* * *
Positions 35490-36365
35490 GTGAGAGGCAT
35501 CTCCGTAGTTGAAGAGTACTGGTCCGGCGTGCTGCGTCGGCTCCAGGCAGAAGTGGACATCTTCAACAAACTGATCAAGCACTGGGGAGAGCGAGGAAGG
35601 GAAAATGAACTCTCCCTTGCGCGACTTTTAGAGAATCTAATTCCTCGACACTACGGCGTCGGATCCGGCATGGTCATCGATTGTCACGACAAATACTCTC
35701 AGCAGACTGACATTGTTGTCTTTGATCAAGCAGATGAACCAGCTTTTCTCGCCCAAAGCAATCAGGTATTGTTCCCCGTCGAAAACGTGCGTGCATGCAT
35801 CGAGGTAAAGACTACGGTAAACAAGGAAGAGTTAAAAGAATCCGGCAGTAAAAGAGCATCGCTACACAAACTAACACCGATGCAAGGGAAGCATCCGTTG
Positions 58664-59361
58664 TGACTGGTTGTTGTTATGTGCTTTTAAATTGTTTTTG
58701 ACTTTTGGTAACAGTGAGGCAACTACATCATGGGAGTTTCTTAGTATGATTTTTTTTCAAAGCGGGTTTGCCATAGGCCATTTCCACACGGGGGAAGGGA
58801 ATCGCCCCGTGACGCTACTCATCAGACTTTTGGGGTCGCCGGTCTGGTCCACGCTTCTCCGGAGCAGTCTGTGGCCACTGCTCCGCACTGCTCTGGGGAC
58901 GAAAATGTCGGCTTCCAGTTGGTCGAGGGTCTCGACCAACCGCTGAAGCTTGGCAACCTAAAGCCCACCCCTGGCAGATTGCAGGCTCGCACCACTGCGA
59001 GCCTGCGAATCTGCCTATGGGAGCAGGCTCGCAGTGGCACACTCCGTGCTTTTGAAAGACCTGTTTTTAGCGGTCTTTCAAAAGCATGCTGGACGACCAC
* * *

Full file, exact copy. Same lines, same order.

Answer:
Positions 35490-36365
35490 GTGAGAGGCAT
35501 CTCCGTAGTTGAAGAGTACTGGTCCGGCGTGCTGCGTCGGCTCCAGGCAGAAGTGGACATCTTCAACAAACTGATCAAGCACTGGGGAGAGCGAGGAAGG
35601 GAAAATGAACTCTCCCTTGCGCGACTTTTAGAGAATCTAATTCCTCGACACTACGGCGTCGGATCCGGCATGGTCATCGATTGTCACGACAAATACTCTC
35701 AGCAGACTGACATTGTTGTCTTTGATCAAGCAGATGAACCAGCTTTTCTCGCCCAAAGCAATCAGGTATTGTTCCCCGTCGAAAACGTGCGTGCATGCAT
35801 CGAGGTAAAGACTACGGTAAACAAGGAAGAGTTAAAAGAATCCGGCAGTAAAAGAGCATCGCTACACAAACTAACACCGATGCAAGGGAAGCATCCGTTG
Positions 58664-59361
58664 TGACTGGTTGTTGTTATGTGCTTTTAAATTGTTTTTG
58701 ACTTTTGGTAACAGTGAGGCAACTACATCATGGGAGTTTCTTAGTATGATTTTTTTTCAAAGCGGGTTTGCCATAGGCCATTTCCACACGGGGGAAGGGA
58801 ATCGCCCCGTGACGCTACTCATCAGACTTTTGGGGTCGCCGGTCTGGTCCACGCTTCTCCGGAGCAGTCTGTGGCCACTGCTCCGCACTGCTCTGGGGAC
58901 GAAAATGTCGGCTTCCAGTTGGTCGAGGGTCTCGACCAACCGCTGAAGCTTGGCAACCTAAAGCCCACCCCTGGCAGATTGCAGGCTCGCACCACTGCGA
59001 GCCTGCGAATCTGCCTATGGGAGCAGGCTCGCAGTGGCACACTCCGTGCTTTTGAAAGACCTGTTTTTAGCGGTCTTTCAAAAGCATGCTGGACGACCAC